Imagine that you are the captain of a ship sailing through the ocean. You spot an iceberg ahead, but you have confidence in your vessel’s ability to either avoid it or break through it.
The tip of the iceberg is only a small part of its mass. Beneath the surface, there is a massive chunk of ice that can sink your ship in minutes.
High employee turnover is a major problem for businesses. It may seem like an easy fix, but the reality is that it can be devastating to your organization if it isn’t handled properly.
High turnover can be costly in terms of money and morale. Here are some tips for how to avoid the hidden costs of high turnover.
Setting the Stage for Employee Turnover
I’ve worked at a company where the employees were constantly coming and going. I was once a manager there, and every month I had to deal with the departure of some of my best employees.
My employees left for various reasons: they found better opportunities, they earned more money, they got more flexibility in their work schedules, they experienced less stress, etc. I tried to replace them as fast as I could, but it was not easy. Finding qualified candidates was hard and hiring them was expensive and time-consuming.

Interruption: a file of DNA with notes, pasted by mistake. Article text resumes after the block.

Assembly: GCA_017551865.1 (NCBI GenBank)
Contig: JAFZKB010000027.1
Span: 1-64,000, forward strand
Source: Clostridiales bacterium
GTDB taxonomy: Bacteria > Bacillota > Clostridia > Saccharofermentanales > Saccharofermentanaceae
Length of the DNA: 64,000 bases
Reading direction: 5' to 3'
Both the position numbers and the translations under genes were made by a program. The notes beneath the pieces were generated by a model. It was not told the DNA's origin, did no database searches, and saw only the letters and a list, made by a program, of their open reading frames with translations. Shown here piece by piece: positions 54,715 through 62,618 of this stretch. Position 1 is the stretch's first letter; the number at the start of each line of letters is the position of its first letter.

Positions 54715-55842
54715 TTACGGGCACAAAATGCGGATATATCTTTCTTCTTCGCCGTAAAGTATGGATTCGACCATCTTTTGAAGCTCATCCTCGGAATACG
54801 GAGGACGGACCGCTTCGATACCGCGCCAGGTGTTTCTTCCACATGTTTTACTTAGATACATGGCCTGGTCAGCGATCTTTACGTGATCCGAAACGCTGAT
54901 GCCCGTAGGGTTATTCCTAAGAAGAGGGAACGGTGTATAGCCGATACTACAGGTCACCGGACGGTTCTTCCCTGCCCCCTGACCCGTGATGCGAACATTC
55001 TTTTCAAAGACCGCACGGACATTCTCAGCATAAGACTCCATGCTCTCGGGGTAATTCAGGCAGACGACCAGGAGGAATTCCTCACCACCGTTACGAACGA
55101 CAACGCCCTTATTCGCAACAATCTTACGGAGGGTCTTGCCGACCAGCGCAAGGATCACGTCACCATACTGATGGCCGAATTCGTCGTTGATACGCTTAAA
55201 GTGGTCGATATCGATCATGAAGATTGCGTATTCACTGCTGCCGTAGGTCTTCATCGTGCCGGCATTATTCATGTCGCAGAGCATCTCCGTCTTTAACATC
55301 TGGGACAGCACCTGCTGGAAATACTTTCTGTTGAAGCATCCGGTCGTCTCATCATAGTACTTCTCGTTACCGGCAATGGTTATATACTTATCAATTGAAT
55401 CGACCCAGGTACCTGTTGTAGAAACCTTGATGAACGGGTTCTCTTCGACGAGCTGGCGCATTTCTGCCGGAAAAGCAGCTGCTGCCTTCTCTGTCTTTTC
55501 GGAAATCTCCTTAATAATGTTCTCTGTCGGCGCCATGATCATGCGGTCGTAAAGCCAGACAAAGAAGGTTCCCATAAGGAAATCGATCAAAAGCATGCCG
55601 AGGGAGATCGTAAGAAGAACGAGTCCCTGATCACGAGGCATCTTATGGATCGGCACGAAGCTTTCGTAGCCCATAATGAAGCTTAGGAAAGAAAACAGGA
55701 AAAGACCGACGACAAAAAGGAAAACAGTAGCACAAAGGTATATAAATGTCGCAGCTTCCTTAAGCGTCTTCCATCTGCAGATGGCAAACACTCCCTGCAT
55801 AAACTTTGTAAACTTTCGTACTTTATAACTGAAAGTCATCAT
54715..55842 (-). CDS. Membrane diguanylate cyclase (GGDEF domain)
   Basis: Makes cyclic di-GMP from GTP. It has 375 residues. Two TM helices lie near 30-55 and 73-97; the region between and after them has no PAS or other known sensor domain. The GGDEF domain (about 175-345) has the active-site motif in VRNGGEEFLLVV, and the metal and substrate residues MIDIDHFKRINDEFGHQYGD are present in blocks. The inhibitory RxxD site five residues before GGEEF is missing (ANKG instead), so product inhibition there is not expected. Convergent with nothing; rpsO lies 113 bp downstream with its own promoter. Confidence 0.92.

As the workload increased, I started to feel overwhelmed. My deadlines loomed and my quality began to drop. I felt frustrated, exhausted and demoralized.
Many industries face the problem of employee turnover. When people quit their jobs, it’s called voluntary turnover. When they are fired, it’s called involuntary turnover.
According to the Mercer report, the average global turnover rate was 15% in 2020 and is expected to rise further in 2021 due to disruption and uncertainty caused by the pandemic.
But why do some employees quit? There are many factors that can influence an employee’s decision to leave, such as personal reasons and career aspirations.
Some of the factors that impact engagement and retention are within the employer’s control, while others are beyond the employer’s control.
Part One: The Overt Burden – Visible Costs of High Turnover
The most obvious cost of high turnover is the salary and benefits you must pay to replace an employee.
Three main categories make up this list:
The costs incurred when hiring a new employee include advertising for the position, screening and interviewing candidates, conducting background checks and assessments.
New hires require training and onboarding to help them get up to speed. SHRM reported that the average cost of training per employee in the US was $1,252 in 2022.
Productivity losses stem from the fact that it takes new hires an average of 12 months to reach full productivity and existing employees have to cover for the vacant positions or train newcomers.